First Lady encourages students to pursue education like awardees
Today, First Lady Michelle Obama and Deputy Secretary of State Heather Higginbottom commended the work of the ten Secretary of State's International Women of Courage Award recipients. Established in 2007, the award is given to women who have displayed immense strength in combating international health, human rights and political issues, which has in turn aided, liberated and inspired women around the world.This year, the honorees came from ten different countries. From sneaking around the Taliban to care for patients, to bringing governmental attention to obscure victims, to advocating for women equality in face of the threats of violence around them, these women demonstrated courage when all hope was lost and brought optimism to women when there was none to be found.
The First Lady also gave a special shout out to American students, encouraging them to take part in schooling on their own. "On stage today, we have doctors and lawyers, we have a bishop, even a classically trained musician. These women have spent years in schools and universities equipping themselves with the knowledge and skills they now use to tackle the challenges before them," she said. "And that is the message I'm sharing with young people across America, urging them to commit to their education so that they too can write their own destiny."Hingginbottom took the place of Secretary of State John Kerry, who delivered the awards last year, as he left for an urgent meeting in Ukraine last night.
Several of the women were awarded for their strength in advocating for women's health.
Dr. Nasrin Oryakhil, the director of the Malalai Maternity Hospital in Afghanistan, founded an emergency care center for obstetric fistula repair. Even after the Taliban threatened and beat her at her clinic, she continued to perform surgeries and care for her patients. Laxmi, an honoree from India, campaigned against acid attacks in India after she was a victim of the attacks herself at age 16. Laxmi brought her petition of over 27,000 signatures to the Indian Supreme Court, leading to the stricter regulations to buy acid and prosecute acid attackers. Fatimata Touré, the executive director of Groupe de Rechercher, relocated and attended to victims of rape and domestic violence, not stopping even after extremists threatened to attack.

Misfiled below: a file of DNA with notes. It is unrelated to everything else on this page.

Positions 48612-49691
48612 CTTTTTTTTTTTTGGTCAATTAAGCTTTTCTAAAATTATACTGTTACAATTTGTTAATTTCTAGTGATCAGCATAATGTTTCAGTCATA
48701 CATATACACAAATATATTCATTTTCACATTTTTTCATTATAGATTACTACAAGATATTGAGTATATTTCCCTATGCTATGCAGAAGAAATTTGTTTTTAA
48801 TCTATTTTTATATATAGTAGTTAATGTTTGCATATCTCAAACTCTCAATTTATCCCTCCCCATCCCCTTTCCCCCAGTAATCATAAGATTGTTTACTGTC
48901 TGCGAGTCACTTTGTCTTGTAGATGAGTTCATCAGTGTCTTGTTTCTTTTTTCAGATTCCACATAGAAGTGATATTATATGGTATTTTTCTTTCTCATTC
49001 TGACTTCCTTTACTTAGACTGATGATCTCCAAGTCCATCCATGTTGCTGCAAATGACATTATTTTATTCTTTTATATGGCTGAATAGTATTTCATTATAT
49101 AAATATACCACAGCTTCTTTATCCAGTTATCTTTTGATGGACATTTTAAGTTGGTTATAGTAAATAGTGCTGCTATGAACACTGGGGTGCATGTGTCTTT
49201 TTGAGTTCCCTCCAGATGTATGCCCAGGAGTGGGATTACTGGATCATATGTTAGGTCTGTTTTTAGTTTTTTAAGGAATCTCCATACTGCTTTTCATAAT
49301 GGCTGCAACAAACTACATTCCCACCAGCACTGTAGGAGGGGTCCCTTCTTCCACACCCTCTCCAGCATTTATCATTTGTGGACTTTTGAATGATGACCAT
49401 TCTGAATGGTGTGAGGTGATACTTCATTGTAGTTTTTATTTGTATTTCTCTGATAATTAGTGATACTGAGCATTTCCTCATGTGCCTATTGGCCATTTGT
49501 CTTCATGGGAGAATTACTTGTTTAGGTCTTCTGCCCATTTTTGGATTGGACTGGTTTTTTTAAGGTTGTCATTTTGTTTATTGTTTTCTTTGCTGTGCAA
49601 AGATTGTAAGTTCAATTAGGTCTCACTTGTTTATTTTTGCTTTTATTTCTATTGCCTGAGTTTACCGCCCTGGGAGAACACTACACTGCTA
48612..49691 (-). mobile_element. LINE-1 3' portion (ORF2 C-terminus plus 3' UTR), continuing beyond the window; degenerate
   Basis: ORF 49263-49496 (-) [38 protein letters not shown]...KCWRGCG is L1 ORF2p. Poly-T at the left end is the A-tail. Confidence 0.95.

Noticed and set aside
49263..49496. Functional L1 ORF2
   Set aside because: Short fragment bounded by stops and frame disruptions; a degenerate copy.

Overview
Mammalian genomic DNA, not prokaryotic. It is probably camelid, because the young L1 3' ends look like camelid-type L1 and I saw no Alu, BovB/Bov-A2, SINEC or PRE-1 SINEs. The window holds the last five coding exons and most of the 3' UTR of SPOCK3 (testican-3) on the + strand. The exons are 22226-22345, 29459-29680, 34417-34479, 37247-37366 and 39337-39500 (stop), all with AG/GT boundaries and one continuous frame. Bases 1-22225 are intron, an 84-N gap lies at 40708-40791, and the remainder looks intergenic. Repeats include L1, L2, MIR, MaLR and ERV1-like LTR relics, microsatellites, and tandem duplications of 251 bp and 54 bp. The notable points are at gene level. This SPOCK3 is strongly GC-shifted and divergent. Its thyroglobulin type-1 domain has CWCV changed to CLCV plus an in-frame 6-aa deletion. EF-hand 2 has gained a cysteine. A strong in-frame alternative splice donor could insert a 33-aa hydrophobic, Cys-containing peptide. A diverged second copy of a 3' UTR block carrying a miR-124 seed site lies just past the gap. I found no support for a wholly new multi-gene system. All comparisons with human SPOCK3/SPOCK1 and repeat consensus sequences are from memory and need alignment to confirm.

Beatrice Mtetwa, a human rights lawyer, fought for women's equality in Zimbabwe and covered countless cases for social justice and civil rights. Oinikhol Bobonazarova, the Director of NGO Perspektiva Plus in Tajikstan, is known for her steadfast commitment to women's rights and torture detention centers, from the end of the Tajik civil war to her nomination as President of Tajikstan. Ruslana Lyzhychko, a EuroMaidan volunteer, originally a famous pop music artist, used her influence to lead democratic reform and change in the human rights sector. Iris Yassmin Barrios Aguila of Guatemala was the presiding judge against the genocide trial of a former Guatemalan dictator.
Sophomore Alianna Agnamba recognizes that the issues are hard to face. "We don't see a lot of the women struggles in the United States. In other countries, they face travesties we don't see here," she said.
However, as the First Lady say, anyone can demonstrate courage in their every day lives. "That is the courage that we all must challenge ourselves to summon every single day in our own families, in our own communities," the First Lady said. "And if we can do that, then we won't just be making a difference for those closest to us, we'll be creating a ripple effect of our own."
The media coverage of the event can be found on the U.S. Department of State website here.
Aanchal Johri. Aanchal Johri ('14) served as co-Editor-in-Chief of Silver Chips Online with Jack Estrin from 2013-2014. In January 2014, Johri represented Silver Chips Online at the White House as the only high school journalist to <a href="http://silverchips.mbhs.edu/story/12356">cover</a> the White House State of Science, Technology, Engineering and … More »